What is “Shadow Psychology”?

Shannon V. McHugh, PsyD
March 15, 2019

Carl Jung was one of the most famous psychoanalysts, psychiatrists, and founders of psychology as we know it today. He developed theories about why we think and feel the way we do and  had many philosophies that influenced the field of psychology; a major one involving the unconscious parts of human personality and why they are  meaningful. Jung and fellow theorist Sigmund Freud had many ideas about the unconscious mind and how it affects our consciousness and mental health in general and their theories, while similar, usually diverged around the idea of the unconscious mind. Jung often called the unconscious mind the “shadow”, or the unknown “dark side” of our personality, due to the “primitive, negative, socially or religiously depreciated human emotions and impulses” that we all have naturally.

shadow psychology

Jung’s theory suggests metaphorically that humans tend to hide their flaws, faults, or maladaptive tendencies from others and themselves in an effort to see themselves as more honorable than those around them. While the shadow is normally identified as the negative parts of our subconscious, Jung also believed that it could involve positive things, if a person was struggling with mental health issues. For example, if someone was suffering from depression, they may not be able to connect with their positive qualities and all of their positive attributes, in their own mind, may be hidden in their unconscious, unable to reach. So, what is the opposite of the shadow? Jung discussed the “light of consciousness” as the conscious part of the human mind that is easy to uncover and understand. His theory suggests that if there are dark, unconscious urges or desires that conflict with a person’s conscious mind, they will cause problems for people in their life. However, if the person is able to bring those urges and desires into their “light of consciousness”, they may be able to normalize them, understand them, and address them to help decrease the conflictual feelings they are having.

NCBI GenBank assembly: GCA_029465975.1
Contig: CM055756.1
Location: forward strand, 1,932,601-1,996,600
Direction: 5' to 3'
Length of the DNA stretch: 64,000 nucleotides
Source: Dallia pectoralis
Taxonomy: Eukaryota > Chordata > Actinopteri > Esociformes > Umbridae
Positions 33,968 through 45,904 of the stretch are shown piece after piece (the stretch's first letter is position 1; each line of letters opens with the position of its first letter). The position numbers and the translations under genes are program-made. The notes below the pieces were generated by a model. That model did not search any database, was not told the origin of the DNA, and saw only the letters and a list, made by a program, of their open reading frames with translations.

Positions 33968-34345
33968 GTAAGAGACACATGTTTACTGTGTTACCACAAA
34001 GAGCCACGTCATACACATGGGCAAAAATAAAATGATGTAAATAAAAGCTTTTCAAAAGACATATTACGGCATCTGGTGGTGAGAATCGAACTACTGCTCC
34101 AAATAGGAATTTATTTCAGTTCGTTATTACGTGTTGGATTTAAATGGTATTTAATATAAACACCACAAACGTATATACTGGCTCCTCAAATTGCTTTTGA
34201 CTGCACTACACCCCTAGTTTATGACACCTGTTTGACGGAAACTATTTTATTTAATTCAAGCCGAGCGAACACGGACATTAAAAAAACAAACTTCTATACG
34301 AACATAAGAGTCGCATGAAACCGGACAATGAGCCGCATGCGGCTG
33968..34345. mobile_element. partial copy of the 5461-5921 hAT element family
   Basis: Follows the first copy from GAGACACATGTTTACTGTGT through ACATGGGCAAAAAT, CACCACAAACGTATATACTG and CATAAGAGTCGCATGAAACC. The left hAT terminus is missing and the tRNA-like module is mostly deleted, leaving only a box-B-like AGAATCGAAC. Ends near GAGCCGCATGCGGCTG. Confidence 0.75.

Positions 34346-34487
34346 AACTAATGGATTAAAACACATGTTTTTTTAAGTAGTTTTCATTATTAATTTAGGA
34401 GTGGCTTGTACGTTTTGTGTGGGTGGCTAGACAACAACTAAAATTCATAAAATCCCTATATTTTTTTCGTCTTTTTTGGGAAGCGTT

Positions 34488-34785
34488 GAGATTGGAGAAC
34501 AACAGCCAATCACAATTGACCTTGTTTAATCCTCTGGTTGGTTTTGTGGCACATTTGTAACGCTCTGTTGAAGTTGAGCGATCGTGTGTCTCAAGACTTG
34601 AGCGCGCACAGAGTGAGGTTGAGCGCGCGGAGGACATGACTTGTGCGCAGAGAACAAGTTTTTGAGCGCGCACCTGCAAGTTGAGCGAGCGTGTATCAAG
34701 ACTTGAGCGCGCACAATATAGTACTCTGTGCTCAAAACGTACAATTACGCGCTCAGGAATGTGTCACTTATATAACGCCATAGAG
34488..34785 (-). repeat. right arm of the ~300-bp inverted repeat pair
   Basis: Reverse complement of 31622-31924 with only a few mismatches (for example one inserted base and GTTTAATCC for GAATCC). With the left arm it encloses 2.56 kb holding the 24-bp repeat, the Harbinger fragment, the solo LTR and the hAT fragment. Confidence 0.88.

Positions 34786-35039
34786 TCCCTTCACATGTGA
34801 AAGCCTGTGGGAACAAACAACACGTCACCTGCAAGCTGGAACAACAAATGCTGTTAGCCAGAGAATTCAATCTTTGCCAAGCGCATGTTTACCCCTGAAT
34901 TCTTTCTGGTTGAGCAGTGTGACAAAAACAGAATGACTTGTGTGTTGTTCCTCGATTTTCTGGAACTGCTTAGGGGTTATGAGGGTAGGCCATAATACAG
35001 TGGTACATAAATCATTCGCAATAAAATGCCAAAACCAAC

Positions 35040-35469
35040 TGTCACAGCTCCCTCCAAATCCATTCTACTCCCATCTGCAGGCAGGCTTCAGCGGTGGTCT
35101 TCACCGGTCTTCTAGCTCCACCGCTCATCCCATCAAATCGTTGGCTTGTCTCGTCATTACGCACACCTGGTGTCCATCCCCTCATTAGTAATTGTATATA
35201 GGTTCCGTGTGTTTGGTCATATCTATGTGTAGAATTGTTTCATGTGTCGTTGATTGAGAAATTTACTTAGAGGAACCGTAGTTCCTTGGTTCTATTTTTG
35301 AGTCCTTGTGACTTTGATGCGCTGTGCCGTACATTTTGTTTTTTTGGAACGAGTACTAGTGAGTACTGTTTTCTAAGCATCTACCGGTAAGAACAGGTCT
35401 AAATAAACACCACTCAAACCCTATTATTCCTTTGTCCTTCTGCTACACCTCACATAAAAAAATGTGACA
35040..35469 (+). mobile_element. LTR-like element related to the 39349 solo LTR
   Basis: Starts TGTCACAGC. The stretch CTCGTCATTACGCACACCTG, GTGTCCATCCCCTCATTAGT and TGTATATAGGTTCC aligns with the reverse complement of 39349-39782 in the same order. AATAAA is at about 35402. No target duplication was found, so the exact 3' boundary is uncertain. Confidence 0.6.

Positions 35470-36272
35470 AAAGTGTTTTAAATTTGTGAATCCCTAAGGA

A psychologist who follows the teaching of Jung may be inclined to help a person who is struggling with mental health issues to dig deep into the things that they try to repress, things that are in their “shadow” mind. Someone who studies and practices “shadow psychology” can conduct a lot of different kinds of therapy activities to help a person to unlock things that they may be hiding from themselves. Often those who follow Jungian psychology will help a client understand different ways they are trying to keep unconscious thoughts at bay, including using projection to place the unwanted thoughts or feelings onto another person when they begin to see themselves embodying those characteristics that they dislike in themselves, among many other ways.

There are many other different patterns that Jung calls “archetypes” that he believed originated in the unconscious mind but begin to enter consciousness as thoughts, feelings, and behaviors. He also believed these archetypes were all part of the “collective unconscious”, or that they were something that all human beings shared with one another.Jungian psychologists will use archetype theory and shadow theory to help clients understand and normalize some of their negative associations with themselves by explaining that we all experience times when our unconscious mind tries to infiltrate our conscious mind and cause us to experience distress. Overall, the theory is something that is used more metaphorically by psychologists to help their clients understand the deeper levels of their psyche in order to provide some relief of their mental health symptoms.

Shannon V. McHugh, PsyD

Dr. Shannon McHugh is a Licensed Clinical and Forensic Psychologist in Los Angeles, California. She specializes in assessment and treatment of children, adolescents, and adults who have developmental and social delays, behavioral difficulties, and those who have experienced traumatic events

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